Monday, 6 August 2018

An Invasive New Tick Is Spreading in the U.S.

An Invasive New Tick Is Spreading in the U.S.


An Invasive New Tick Is Spreading within the U.S.
For the primary time in 50 years, a replacement tick species has arrived within us — one that in its Asian home territory carries fearsome diseases.
The Asian long-horned tick, Haemaphysalis longicornis, is spreading rapidly along the Eastern Seaboard. it's been found in seven states and within the heavily populated suburbs of the latest York City.
At the instant, public health experts say they're concerned, but not alarmed.
Although domestic American ticks are a growing menace and transmit a dozen pathogens, no long-horned ticks here have yet been found with any human diseases. In Asia, however, the species carries an epidemic that kills 15 percent of its victims.
For now, the new arrivals are considered a greater threat to livestock.
Known in Australia as bush ticks and in New Zealand as cattle ticks, long-horned ticks can multiply rapidly and suck such a lot blood from a young animal that it dies. The ticks bloat up like fat raisins until their tiny legs are barely ready to support them.
After a feed, females can lay many fertile eggs without mating.
“One tick can grind out females in fairly large numbers,” said Thomas Yuill, a retired pathobiologist at the University of Wisconsin, Madison, who was one of the primary to boost alarms about the invaders.
The first long-horned tick was found last summer in western New Jersey. This summer they were collected publicly parks and golf links in Bergen, Union, and Middlesex counties in New Jersey, and in wooded and grassy areas of the latest York’s Westchester County.
They were reported in Pennsylvania for the primary time last week, and are sighted in Arkansas, North Carolina, Virginia and West Virginia.
They were found feeding on horses, dogs, deer, a calf, a sheep, and an opossum. they are doing bite humans, but it's not clear how often.
People should use equivalent precautions they are doing against domestic ticks, experts said, like using repellents and checking for ticks after walking through woods or tall grass.
Tadhg Rainey, an entomologist at the general public health department of Hunterdon County, N.J., found the primary long-horned ticks within the country last August when a lady who had been shearing her pet Icelandic sheep came to his department with ticks on her hands and wrists.
“I thought she’d have a couple of,” Mr. Rainey said in an interview. “But she was covered in them, easily over 1,000 on her pants alone.”
Most were young nymphs about the dimensions of dust specks. “She had a change of garments in her car, so we put her clothes within the freezer to kill them,” Mr. Rainey recalled.
The ticks didn’t match any North American pests, and initially, he couldn't identify them. The woman’s 12-year-old sheep was penned alone and had never traveled, so where they came from remained a mystery.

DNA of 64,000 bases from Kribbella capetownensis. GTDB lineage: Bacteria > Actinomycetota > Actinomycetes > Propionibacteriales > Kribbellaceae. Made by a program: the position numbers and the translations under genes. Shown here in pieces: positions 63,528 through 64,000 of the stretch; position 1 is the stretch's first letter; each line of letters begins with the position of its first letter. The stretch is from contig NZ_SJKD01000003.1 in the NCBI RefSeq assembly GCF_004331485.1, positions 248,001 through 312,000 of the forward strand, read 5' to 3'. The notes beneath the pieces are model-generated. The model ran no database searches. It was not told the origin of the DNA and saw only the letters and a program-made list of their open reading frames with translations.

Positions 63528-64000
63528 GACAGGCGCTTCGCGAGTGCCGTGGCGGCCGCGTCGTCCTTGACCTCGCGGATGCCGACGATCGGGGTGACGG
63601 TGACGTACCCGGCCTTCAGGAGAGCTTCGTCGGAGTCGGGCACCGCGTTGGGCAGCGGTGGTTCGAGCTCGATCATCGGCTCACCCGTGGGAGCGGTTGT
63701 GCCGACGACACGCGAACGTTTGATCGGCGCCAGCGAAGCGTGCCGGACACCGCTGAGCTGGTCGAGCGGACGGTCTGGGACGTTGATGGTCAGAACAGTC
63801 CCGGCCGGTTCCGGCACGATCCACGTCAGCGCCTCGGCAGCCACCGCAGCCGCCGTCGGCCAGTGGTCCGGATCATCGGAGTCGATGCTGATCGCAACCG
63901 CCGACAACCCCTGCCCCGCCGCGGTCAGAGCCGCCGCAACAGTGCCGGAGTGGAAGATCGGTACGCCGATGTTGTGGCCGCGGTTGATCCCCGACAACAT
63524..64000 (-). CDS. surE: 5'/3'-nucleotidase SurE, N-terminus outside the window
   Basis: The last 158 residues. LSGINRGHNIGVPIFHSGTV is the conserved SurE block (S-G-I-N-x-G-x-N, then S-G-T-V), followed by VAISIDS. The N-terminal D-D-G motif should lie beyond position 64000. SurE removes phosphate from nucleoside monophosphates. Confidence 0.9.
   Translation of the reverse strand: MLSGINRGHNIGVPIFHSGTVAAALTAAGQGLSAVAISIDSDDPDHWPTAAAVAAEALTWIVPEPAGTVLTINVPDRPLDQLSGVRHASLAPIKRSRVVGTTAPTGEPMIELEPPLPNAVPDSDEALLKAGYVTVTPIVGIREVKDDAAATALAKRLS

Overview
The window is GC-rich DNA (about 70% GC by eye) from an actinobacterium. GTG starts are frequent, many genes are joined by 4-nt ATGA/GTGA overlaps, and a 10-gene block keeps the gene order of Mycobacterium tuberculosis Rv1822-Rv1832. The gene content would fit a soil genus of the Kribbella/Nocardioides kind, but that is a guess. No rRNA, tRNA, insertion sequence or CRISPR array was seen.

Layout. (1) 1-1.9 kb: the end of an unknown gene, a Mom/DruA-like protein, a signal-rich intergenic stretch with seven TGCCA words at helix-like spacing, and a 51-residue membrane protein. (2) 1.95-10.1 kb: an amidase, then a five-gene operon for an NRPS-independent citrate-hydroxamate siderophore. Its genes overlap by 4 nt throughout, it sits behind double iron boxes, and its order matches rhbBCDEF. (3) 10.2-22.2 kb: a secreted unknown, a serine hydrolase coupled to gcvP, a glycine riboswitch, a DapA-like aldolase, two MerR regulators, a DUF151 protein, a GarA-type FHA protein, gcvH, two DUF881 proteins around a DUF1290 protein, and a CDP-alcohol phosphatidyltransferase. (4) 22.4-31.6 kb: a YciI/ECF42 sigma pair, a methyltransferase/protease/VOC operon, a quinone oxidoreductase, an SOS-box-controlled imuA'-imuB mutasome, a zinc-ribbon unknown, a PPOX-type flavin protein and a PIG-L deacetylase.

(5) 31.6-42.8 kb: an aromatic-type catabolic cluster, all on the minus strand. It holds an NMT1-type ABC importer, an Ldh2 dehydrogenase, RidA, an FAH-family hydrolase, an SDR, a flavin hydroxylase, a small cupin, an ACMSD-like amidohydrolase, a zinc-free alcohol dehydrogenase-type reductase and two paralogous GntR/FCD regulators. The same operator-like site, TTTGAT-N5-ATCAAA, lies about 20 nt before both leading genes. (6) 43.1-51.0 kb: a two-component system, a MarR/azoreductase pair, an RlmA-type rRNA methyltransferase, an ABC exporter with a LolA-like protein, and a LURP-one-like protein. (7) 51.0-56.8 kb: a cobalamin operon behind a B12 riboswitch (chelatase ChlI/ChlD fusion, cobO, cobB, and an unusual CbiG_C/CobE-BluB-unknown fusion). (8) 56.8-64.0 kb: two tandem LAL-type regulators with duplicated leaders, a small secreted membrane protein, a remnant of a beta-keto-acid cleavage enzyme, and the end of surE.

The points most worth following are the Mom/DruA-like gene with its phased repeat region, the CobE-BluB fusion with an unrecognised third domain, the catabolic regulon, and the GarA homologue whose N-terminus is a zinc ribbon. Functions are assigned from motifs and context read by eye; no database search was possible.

A month later the lady called again to ascertain if he had found out what they were, and Mr. Rainey drove bent to see the animal for himself. “A minute after we entered the paddock, even before I touched the sheep, I used to be covered in ticks,” he said.
The sheep was weak from blood loss, so he gave the owner some insecticidal livestock wash. The grass around the paddock was later cut and therefore the area sprayed in an attempt to eliminate the outbreak.
Andrea Egizi, an entomologist at Rutgers University, finally identified the longhorns by DNA analysis. Her lab has now tested quite 100 specimens found in NY and New Jersey.
Thus far, Dr. Egizi said, none have any of the pathogens causing the six diseases she screens for: Lyme disease, recurrent fever, babesiosis, anaplasmosis, and two sorts of ehrlichiosis.
The Centers for Disease Control and Prevention lab in Fort Collins, Colo., has screened about 100 long-horned ticks for 3 dangerous viruses — Powassan, Heartland and Bourbon — and everyone came up negative, said Ben Beard, the agency’s deputy director of vector-borne diseases.
The lab now has 10 live long-horned ticks and is feeding them to make a colony, Dr. Beard said. which will take a few years, then researchers can determine whether or not they can transmit Rocky Mountain rickettsial disease and other diseases.
In East Asia, long-horned ticks do carry pathogens associated with Lyme et al. found in North America. But the most important threat may be a phlebovirus that causes S.F.T.S., for severe fever with thrombocytopenia syndrome.

(Thrombocytopenia means abnormally low levels of platelets, which help the blood clot; a severe drop triggers internal bleeding and organ failure.)
The syndrome has an overall death rate of about 15 percent, said Terry A. Klein, an entomologist working with the American military in South Korea. But S.F.T.S. is more lethal to people aged 60 or older, killing half them.
However, the syndrome isn't found in Australia or New Zealand, earlier stops for the long-horned ticks as they spread from Asia. In those countries, they cause babesiosis and theileriosis in cattle but are mostly “of nuisance value” to humans, said Dr. David Thomson, a veterinarian in Queensland, Australia.
It’s not clear that the S.F.T.S. virus, which is said to the Heartland virus found during a number of yank states could get established during this country, because its transmission cycle is unknown — it's going to need quite, one host.

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